Tuesday, March 15, 2016
DID VATICAN II CHANGED THE DOCTRINE OF ECCLESIOLOGY? OF COURSE NOT BUT IT DID ADJUST ITS PRACTICE
Church and used new language to describe the Church unheard of prior to Vatican II. FALSE!
While I prefer the Church to be described as the "Mystical Body of Christ" one could have used prior to Vatican II the description of the Church as the "People of God" or the "Pilgrim Church" traversing time and space for her true home, heaven. Did Vatican II indicate who those are who are NOT the People of God? Has the Church never used the term pilgrimage as a sign of traveling, walking, making pilgrimages to shrines, holy doors, lands, as ultimately one's pilgrimage to heaven?
Now, in the pastoral theology of the Council, the ecclesiology of the Church as a hierarchical institution that is comprised of Bishops, Priests, Deacons, Religious and laity, gave voice to concretely enlist the aid of the laity in the life of the Church.
But here is the rub, so many with an ideology of a somehow changed doctrine or new dogma (and of course Vatican II declared no new doctrines let alone dogmas, believe that specifically speaking of the role of the laity in the Church was somehow revolutionary. Perhaps from a pastoral point of view, yes, but certainly there is no new dogma or doctrine in a shift of pastoral sensitivities to describe how the laity is an integral part of the Church.
First and foremost the role of the laity is not described by Vatican II as churchy stuff, although this isn't excluded of course. First and foremost the laity's role is at home as they form the "domestic Church" and in the home father act in the person of Christ to pastor his wife and children. Husbands and wives have a co-equal responsibility to make the home a place of faith, worship, catechesis and service, in other words, faith and good works put into practice.
The laity have a role in the public square to represent the institutional Church and her teachings as a priest or religious might do and with the same authority when they actually represent the Church and her teachings and pastoral priorities. I would say that it is here that so many public Catholics in politics have failed. But also there is a failure on the parochial level when rank and file Catholic laity do not defend the Catholic Faith and her institutions, but rather denigrate, carp and otherwise undermine Holy Mother Church.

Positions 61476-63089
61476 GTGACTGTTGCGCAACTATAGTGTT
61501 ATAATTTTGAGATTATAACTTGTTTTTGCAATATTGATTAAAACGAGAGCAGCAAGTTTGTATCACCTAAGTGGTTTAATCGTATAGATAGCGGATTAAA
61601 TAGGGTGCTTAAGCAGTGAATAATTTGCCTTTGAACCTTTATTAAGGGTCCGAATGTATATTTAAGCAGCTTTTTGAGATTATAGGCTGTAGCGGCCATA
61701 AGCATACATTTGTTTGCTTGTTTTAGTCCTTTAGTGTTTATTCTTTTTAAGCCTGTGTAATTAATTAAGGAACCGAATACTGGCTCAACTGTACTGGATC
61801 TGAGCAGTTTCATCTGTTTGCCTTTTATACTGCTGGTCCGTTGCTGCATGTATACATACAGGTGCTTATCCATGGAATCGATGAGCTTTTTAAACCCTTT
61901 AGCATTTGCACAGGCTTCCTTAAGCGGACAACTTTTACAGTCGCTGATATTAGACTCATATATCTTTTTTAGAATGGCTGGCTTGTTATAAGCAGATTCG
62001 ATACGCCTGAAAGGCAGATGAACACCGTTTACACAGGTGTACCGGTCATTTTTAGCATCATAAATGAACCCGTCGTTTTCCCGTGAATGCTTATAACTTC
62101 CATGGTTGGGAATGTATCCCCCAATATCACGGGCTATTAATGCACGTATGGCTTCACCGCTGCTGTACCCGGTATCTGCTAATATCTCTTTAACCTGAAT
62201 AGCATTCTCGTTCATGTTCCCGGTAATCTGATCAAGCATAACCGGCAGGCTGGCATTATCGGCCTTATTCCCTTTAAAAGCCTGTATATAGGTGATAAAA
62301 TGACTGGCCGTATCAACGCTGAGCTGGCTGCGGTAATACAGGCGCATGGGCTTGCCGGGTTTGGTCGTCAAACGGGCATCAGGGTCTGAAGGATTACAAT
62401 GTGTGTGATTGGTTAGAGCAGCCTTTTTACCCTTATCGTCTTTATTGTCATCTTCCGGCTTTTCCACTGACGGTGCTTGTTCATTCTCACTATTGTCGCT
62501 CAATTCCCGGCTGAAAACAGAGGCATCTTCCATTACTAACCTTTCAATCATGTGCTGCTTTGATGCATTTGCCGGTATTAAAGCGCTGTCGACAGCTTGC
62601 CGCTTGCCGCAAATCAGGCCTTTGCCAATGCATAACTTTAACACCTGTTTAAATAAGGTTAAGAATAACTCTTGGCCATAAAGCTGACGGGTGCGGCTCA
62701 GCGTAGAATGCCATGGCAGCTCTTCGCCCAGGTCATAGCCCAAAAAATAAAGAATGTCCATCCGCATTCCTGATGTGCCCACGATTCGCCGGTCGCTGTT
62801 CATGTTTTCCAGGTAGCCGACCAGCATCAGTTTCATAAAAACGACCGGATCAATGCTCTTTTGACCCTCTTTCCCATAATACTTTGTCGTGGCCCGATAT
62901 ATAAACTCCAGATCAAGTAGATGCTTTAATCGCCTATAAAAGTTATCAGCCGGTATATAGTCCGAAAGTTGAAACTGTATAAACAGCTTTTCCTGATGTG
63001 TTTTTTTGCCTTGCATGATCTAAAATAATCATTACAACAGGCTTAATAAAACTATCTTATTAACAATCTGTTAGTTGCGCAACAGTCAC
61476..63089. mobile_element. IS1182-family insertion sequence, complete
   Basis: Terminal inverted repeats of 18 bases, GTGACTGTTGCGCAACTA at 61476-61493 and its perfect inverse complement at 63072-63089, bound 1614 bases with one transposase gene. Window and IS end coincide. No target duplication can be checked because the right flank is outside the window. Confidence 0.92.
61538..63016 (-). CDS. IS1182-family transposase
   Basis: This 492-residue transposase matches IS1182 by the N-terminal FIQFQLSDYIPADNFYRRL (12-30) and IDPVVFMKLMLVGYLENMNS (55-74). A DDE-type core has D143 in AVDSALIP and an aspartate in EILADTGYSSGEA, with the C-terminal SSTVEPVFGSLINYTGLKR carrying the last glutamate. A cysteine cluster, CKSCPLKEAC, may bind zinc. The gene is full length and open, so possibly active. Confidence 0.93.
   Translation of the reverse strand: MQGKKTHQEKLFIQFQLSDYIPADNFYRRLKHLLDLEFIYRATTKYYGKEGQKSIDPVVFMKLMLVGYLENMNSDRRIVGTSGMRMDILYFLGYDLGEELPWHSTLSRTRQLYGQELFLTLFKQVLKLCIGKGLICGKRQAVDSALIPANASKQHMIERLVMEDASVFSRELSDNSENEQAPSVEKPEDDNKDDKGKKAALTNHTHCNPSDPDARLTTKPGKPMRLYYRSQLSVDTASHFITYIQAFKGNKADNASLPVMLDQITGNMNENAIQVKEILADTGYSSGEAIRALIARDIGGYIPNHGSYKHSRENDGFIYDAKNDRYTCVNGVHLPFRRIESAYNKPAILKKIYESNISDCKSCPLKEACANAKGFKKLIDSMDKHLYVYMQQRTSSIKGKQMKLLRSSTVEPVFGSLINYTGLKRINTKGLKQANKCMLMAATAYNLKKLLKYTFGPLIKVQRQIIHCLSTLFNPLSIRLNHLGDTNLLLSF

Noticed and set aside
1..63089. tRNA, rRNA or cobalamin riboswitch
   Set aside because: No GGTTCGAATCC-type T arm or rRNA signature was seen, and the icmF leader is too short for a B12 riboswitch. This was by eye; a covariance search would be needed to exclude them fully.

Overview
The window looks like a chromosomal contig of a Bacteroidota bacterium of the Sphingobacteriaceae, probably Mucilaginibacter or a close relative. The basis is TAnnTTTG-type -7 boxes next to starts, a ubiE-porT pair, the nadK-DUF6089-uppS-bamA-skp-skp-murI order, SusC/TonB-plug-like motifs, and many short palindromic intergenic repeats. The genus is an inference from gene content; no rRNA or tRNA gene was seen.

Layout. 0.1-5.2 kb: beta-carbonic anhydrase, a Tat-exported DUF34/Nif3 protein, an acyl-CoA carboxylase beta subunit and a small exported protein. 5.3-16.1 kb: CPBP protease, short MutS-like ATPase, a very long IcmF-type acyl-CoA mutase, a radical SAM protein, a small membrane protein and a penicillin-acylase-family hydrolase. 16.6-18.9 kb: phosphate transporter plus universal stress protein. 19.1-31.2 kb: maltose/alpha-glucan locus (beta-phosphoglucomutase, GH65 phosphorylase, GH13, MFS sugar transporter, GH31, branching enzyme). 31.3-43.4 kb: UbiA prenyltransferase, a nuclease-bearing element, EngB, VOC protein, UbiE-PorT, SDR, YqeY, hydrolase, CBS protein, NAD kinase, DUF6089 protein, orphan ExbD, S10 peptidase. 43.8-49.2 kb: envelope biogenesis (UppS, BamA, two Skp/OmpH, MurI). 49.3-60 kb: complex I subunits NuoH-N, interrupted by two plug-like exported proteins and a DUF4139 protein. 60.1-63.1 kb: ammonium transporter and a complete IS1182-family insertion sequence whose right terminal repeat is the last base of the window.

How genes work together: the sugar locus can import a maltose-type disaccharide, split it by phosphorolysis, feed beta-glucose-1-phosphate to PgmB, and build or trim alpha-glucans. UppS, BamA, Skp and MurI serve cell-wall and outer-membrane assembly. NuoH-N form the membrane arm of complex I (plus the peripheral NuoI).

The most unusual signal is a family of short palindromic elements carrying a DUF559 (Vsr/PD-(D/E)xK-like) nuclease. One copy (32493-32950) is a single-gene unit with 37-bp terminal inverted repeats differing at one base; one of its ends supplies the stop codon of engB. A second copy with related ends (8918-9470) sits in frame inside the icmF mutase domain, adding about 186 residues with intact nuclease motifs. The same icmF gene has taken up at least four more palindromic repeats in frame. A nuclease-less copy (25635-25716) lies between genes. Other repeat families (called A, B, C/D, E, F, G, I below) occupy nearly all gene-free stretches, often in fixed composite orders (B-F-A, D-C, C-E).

On the institutional level, be it the parish and its institutions, the diocese and its institutions or Rome and its institutions, the laity have a role. What would a modern Catholic parish do without the laity today?
In my parish laity have authority in their given paid roles although I set the agenda with them and supervise their work. Thus most parishes have lay men or women as principals, teachers, catechists, DRE's Music Directors, pastoral assistants, youth directors and on and on. And most parishes have women in these roles. Men are a minority. On the administrative level there are administrative assistants, secretaries, bookkeepers, and a whole host of other paid supports, most women.
In the liturgy prior to Vatican II the laity, men and women served in choirs and as cantors. They were ushers and commentators. They were altar boys and adult servers.
Today there is only a minor change to what Pre-Vatican II allowed. Men and women, boys and girls can serve the altar as servers, readers and adults a extraordinary ministers of Holy Communion but only when there is a legitimate need, not contrived uses for these.
The problem with post Vatican II liturgical participation in the institutional way is that it creates an elite clericalized group of laity whose roles as readers, cantors, choir members and EMHCs is seen as more important than what the majority of the laity do at their pews. To make things worse, the move of choirs and cantors to the sanctuary or in a visible position elevates these laity over those in the regular pews, a new form of authentic clericalism.
Yes, Vatican II's documents describe the role or the laity in a powerful way, first for what their role is in the world outside the churchiness of the parish facilities and secondly where their expertise can be used on instituional level. Liturgically the laity are called to a more informed participation in the liturgies of the Church based upon actual participation of mind and heart, body and soul.
But is this a new ecclesiology? No and anyone who tells you that it is, is simply bloviating.
Issues of centralization and decentralization have always been a tension in the Church. The pastoral position of subsidiarity is a good thing that what can be accomplished on a lower level should be but always in union with one's bishop and the Bishop of Rome. Canon Law assists in this.
Subsidiarity based upon doing one's own thing independent of the bishop or the Bishop of Rome is called schism. It is never a good thing.
Terms such as "empowering the laity" or taking away power from the ordained is not what Vatican II taught about ecclesiology. The laity are advisors to the hierarchy and to parish priests. They assist but they don't control. But the greatest tension in the Church has been centered on the laity wanting to be clericalized for clerical power, thus the push for women to be ordained, and the laity to run parishes and a new trusteeism that sees the laity trying to control the institutions of the Church rather than the clergy.
We had this perverted understanding of ecclesiology develop in two small parish in south Georgia and it got so bad that the bishop had to closed the parishes until those who were creating the problems understood just where the power and authority rests in the Catholic Church.